Since February, the floor price of NFT Pegas has fallen from roughly $2,000 to $50. The price of VIS, meanwhile, is down 97% from its all-time high set in early February. Fortune spent 40 PGX ($6.60) to rent two horses for a day in early April and participated in 44 races that each took around 30 seconds each. To “race” a Pegas, a user presses a button and watches the small NFT horses run from one end of the screen to another. In total, Fortune won 632.2 VIS or $4.30. Had Fortune played in early February, those winnings would have been worth $159.30.

Wilton attributes Pegaxy’s meteoric rise and fall to “hype and speculation” and acknowledges Pegaxy was not ready for the flood of new users. He believes that at a certain point, people were coming not to play the game but to trade the NFT horses as a speculative asset. And because many of these buyers were not interested in the game, they were quick to sell off NFT holdings when the market started to decline, exacerbating Pegaxy’s economic crash. “Unfortunately, we were unable to develop the game quickly enough to keep up with the population growth,” he says.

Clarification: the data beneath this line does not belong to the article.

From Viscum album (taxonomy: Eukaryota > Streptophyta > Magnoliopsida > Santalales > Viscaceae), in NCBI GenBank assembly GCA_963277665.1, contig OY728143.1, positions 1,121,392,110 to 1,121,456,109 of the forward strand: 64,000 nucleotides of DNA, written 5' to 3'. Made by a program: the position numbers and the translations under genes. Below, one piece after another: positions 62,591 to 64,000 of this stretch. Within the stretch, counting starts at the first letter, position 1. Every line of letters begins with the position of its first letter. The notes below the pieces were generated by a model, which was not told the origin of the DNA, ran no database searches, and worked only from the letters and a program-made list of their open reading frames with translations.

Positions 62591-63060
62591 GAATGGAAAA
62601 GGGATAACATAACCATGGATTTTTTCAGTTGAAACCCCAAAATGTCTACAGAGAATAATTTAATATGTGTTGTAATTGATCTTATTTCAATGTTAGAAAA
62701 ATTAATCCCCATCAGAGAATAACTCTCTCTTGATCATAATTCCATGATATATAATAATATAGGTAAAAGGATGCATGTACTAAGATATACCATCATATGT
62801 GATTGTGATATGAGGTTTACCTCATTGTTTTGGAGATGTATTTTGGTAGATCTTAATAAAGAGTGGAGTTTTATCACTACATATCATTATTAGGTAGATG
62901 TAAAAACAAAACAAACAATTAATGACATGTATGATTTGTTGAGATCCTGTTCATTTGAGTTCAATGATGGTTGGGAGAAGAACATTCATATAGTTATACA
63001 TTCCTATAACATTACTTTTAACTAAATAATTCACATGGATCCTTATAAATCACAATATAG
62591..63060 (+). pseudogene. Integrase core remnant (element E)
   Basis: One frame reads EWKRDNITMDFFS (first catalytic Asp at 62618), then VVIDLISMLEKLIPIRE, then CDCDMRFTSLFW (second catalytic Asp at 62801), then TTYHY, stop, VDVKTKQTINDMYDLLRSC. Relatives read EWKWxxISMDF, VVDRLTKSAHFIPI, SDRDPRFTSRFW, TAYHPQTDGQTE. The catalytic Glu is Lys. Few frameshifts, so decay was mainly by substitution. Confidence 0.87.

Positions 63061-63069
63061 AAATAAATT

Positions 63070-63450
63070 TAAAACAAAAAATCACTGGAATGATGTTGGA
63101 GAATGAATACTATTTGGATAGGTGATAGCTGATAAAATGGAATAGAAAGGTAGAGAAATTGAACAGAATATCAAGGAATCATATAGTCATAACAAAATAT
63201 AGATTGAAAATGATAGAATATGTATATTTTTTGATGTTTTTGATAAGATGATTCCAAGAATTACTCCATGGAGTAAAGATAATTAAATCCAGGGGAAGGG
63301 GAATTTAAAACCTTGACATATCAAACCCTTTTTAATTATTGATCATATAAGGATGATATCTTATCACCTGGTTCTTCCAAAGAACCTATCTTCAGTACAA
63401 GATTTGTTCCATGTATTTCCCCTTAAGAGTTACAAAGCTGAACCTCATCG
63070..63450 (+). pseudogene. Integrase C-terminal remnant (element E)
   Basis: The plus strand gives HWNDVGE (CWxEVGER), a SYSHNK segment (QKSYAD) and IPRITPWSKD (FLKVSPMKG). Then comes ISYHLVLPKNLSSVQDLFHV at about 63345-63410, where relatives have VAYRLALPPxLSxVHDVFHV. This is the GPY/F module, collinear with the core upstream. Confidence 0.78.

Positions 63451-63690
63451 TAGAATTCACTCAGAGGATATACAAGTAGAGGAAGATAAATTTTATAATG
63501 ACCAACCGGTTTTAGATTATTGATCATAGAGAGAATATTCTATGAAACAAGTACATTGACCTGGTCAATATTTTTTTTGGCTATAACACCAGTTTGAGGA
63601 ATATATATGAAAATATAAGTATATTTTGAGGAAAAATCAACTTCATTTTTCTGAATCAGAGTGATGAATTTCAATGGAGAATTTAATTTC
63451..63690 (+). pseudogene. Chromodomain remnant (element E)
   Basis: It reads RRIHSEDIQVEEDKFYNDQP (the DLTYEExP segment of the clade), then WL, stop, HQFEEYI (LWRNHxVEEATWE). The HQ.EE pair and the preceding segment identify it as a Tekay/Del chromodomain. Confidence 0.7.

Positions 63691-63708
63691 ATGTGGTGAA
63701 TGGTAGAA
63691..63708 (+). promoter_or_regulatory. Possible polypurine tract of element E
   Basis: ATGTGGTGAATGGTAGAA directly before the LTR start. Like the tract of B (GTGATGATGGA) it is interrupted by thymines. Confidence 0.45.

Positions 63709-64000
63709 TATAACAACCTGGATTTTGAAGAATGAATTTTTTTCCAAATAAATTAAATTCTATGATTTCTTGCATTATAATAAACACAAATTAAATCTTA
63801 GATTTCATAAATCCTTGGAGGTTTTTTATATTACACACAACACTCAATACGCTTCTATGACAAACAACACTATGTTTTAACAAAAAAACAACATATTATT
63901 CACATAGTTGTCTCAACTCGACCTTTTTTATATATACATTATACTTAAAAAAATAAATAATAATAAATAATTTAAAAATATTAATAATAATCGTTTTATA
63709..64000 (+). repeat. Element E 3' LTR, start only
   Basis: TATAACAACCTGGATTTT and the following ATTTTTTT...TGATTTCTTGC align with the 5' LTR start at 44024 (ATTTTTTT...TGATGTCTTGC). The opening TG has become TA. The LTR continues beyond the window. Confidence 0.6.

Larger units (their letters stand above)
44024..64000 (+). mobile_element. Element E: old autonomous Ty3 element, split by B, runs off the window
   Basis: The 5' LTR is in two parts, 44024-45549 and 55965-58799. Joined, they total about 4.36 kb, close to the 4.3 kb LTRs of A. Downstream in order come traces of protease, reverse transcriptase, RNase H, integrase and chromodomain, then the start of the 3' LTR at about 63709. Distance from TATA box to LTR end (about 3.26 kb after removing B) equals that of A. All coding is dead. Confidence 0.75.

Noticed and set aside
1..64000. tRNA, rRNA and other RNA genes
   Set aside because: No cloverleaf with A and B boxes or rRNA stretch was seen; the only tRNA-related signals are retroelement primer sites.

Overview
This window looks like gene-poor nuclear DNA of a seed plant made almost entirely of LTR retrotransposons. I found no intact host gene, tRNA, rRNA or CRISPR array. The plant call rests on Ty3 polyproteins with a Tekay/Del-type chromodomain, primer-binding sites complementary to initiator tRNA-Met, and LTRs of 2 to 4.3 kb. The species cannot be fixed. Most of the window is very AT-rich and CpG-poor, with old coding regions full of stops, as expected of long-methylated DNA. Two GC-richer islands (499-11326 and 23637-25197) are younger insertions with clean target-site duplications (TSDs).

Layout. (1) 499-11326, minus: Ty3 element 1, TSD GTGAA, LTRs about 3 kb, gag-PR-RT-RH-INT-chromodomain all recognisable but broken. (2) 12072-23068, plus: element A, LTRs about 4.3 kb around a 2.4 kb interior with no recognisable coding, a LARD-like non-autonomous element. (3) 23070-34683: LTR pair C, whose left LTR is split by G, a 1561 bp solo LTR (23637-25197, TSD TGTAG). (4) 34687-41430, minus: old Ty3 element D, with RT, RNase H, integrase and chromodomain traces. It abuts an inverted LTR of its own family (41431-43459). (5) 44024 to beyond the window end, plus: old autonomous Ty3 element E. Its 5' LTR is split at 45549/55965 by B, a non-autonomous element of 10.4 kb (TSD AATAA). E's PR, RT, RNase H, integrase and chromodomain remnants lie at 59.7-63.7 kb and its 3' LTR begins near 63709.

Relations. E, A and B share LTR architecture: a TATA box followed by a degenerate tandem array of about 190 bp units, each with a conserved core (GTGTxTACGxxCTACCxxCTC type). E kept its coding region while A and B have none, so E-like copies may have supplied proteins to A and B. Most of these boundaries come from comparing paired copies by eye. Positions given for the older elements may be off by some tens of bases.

Axie Infinity says that with its new update the game has become ‘play-and-earn’ instead of ‘play-to-earn.’ But Pegaxy believes the play-to-earn model remains viable.

“Axie is taking one direction… we’re taking a bit of an opposite direction,” Wilton says. The main difference, he says, is that Axie Infinity wants to focus on making its game as fun as possible and attract users that do not necessarily expect to win money. Pegaxy, on the other hand, is more focused on ensuring that new users feel that they can continue to earn money on the platform.